Dr. Mark Humphrys

School of Computing. Dublin City University.

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Introduction to Networks (more)


  Functions of each layer

TCP/IP stack




1.2 Hardware

Host or Node - machine on a network
Server - machine that provides some service to a Client.
Packet - piece of data being transmitted.
Router - machine on the network whose (sole) function is to route packets to correct destination (i.e. it switches packets between a choice of at least 2 outgoing lines). In wide-area network (Internet) there are many issues here.



A router.
From here.


Transmission technology:
  1. Broadcast links - comms channel shared by all machines on network.
    Any packet sent is received by all machines. It may be addressed to all, or subset, or to only one.
    If not addressed to you, it is received, address field read, and then ignored.
    e.g. Ethernet

  2. Point-to-point links - connection from machine A to machine B.
    Point-to-point network consists of many such links. To get from one machine to another, packet has to travel through a number of other machines.
    e.g. Internet.

Scale:
  1. Personal area network
  2. Local-area network
  3. Metropolitan-area network, e.g. Cable TV, or Fixed wireless
  4. Wide-area network, e.g. Internet


1.3 Software


1.3.1 Protocol stack

Network built as layers.
Job of each layer is to offer services to higher layers, and hide from those higher layers the details of how the services are implemented.
e.g. Link in network changes from fiber optic to wireless. Lower layer has to change radically. But service it provides to higher layer is unchanged. Higher layer never knows that physical nature of link has changed.
Same concept as virtual machine
or "information hiding" good practice in OO.



Conceptually, layer n on machine A talks to layer n on machine B (its peer).
The data actually travels down, along physical link, and then up through layers.
All this is hidden from layer n, which seems to be talking direct to layer n on other machine.


Headers and trailers

Layers often add control data to the message to be read (and then removed) by their peer layer on other side:


Here there is a limit to message size on the network, so this message is broken up and later re-assembled.
This is handled by layer 3 on each side. Higher layers do not need to know.



1.3.2 Some services a layer might provide



1.3.3 Connection-oriented v. Connectionless

  1. Connection-oriented service - like phone system.
    Set up link. Then push bits through same path. All arrive in order they were sent. Then remove link.

  2. Connectionless service - like postal system.
    Each packet has address of destination and is routed separately.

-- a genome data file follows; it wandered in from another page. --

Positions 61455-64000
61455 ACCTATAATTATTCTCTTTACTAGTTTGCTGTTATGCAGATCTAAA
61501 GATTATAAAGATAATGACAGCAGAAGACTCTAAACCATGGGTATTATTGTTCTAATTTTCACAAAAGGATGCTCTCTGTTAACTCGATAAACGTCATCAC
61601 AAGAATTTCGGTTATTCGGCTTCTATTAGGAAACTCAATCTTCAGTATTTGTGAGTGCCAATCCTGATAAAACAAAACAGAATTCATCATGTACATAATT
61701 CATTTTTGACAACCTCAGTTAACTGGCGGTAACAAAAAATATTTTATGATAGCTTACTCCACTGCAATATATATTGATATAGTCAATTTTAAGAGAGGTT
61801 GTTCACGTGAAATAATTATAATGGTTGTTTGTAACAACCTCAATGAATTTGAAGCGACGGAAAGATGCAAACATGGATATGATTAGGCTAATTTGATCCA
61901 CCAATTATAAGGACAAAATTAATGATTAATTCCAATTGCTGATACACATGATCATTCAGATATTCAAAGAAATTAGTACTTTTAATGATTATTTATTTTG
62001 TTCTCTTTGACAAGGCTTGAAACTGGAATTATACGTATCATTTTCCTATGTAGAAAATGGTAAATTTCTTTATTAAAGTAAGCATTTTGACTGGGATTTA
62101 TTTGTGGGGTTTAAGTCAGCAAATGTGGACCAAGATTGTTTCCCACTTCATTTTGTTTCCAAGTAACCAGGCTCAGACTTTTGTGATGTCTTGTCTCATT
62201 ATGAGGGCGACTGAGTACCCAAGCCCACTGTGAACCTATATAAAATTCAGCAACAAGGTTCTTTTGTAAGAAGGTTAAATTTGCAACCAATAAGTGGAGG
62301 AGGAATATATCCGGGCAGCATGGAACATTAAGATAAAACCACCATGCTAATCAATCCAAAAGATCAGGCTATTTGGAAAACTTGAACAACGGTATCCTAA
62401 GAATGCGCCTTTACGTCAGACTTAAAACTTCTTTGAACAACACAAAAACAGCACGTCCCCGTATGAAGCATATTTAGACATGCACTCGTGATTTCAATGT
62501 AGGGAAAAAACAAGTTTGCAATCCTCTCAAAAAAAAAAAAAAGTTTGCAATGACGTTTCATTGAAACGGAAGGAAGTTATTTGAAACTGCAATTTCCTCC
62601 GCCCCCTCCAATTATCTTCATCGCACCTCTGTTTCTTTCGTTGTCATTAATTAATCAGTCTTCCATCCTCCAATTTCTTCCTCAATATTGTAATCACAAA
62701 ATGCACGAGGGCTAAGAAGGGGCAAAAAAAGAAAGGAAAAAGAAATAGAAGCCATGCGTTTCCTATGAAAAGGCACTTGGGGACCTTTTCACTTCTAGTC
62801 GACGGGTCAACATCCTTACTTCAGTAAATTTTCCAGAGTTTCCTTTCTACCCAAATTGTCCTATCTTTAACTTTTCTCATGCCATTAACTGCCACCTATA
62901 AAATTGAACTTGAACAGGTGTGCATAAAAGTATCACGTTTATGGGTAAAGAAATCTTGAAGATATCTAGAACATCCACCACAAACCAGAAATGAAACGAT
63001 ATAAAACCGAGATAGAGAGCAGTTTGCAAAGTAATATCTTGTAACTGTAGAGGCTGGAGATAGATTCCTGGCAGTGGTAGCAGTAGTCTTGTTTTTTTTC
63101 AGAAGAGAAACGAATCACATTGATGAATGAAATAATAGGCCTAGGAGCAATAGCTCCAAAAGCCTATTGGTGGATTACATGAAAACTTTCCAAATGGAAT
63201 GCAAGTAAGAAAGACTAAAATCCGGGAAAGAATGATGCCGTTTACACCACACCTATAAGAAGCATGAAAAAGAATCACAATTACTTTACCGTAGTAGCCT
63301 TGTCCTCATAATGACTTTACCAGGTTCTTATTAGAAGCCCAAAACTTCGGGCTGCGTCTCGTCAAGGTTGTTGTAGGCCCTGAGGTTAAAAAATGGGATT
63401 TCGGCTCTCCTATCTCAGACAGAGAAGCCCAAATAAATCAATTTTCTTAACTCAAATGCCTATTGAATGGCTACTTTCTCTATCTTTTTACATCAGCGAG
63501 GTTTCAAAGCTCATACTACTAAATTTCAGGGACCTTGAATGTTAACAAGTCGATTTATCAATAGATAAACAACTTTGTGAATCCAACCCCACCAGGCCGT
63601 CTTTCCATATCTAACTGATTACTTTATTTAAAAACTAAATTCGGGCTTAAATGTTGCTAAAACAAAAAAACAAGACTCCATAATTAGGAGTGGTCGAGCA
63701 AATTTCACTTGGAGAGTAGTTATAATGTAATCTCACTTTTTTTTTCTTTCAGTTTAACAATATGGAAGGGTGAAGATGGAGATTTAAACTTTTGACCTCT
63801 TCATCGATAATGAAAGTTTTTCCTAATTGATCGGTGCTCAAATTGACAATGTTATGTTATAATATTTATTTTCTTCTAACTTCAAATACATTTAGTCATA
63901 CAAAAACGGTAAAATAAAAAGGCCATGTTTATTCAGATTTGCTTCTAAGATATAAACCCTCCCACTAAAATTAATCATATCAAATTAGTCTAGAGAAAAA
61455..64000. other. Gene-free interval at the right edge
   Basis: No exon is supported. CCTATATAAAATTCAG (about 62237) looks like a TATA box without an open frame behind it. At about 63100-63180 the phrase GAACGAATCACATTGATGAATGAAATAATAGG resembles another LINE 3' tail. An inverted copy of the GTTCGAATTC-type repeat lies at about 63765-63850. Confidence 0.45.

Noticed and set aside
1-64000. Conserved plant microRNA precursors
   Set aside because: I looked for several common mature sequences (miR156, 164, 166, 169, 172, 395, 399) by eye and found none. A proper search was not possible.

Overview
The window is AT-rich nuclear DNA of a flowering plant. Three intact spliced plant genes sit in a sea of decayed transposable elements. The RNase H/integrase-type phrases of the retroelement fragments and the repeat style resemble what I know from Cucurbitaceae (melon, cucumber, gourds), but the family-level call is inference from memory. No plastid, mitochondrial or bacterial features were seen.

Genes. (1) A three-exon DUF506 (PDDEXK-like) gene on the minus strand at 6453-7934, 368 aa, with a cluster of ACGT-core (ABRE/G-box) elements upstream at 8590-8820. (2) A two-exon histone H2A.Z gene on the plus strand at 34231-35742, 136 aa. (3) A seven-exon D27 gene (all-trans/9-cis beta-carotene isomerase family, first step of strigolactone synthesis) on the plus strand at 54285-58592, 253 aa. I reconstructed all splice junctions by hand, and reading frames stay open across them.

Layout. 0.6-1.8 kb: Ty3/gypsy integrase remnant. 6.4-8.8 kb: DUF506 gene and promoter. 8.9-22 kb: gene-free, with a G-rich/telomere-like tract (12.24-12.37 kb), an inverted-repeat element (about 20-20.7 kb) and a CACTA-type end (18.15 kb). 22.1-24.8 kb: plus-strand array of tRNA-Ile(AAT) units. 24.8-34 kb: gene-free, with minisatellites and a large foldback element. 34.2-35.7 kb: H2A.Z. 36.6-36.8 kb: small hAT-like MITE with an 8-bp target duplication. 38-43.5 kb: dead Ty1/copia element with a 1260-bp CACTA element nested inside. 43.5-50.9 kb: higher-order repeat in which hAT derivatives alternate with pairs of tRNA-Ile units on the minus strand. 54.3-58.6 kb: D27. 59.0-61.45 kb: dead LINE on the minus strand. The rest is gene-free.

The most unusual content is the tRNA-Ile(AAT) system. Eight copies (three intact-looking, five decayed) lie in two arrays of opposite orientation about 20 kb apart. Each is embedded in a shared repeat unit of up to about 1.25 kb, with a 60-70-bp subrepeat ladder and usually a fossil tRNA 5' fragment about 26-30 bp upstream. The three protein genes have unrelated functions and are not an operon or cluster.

They may travel on different links. They may arrive out of order.
Reliable service - never loses data. Receiver ack's the receipt of each message.
Acks mean overhead. Sometimes no point e.g. phone over Internet - if a few bits lost so what.
Whereas file transfer must be reliable.



1.4 OSI stack v. Internet (TCP/IP) stack

OSI model of how to set out the layers is universally used to discuss networks.
In practice, OSI networks lost to the Internet (TCP/IP) model.
Despite this, the OSI model is even how we talk about the TCP/IP model.




Functions of each layer

  1. Physical
    1. How to send raw bits on the channel (e.g. how many volts to represent 1, how many nanosec a bit should last).

  2. Data Link
    1. Error recovery. (e.g. Message broken into small units - frames. Frames checked for errors. Acks sent. If bad frame ask for re-transmit.)
    2. Flow control.
    3. Access to shared channel in broadcast medium.

  3. Network
    1. Routing
    2. Addressing
    3. Internetworking
    4. Traffic
    5. Quality of service (delays, jitter)

  4. Transport
    1. What type of service to provide to actual apps (e.g. reliable, preserve-order, connectionless, etc.)
    2. When A talks to B, and data travels through intervening router machines 1 .. n, it goes:

      TA - NA - DA - D1 - N1 [R] - D1 - D2 - N2 [R] - D2 ... - Nn - Dn - DB - NB - TB

      [R] = routing decision made at this point

    3. In other words, Transport layer is the first end-to-end layer.

  5. Session
    1. Manage dialogue between end-user application processes.
    2. Establishes checkpointing, adjournment, termination, and restart procedures.

  6. Presentation
    1. Syntax and semantics of data
    2. MIME encoding of binary data for email
    3. Encryption

  7. Application
    1. End-user applications
    2. e.g. ftp, http, telnet, email



TCP/IP stack



Abstract stack




1.5.2 Connection-oriented networks

ATM - Connection-oriented protocol.
Suitable for streaming video/audio (whereas Internet protocol IP is not so suitable).
Was meant to replace IP, but didn't.
Widely used in telephone system backbone, often for moving IP packets.
The debate is still ongoing, as people try to establish high-quality streaming video/TV over IP.


1.6 Network Standards




IEEE 802.* standards.
Important ones marked with *.


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On Internet since 1987.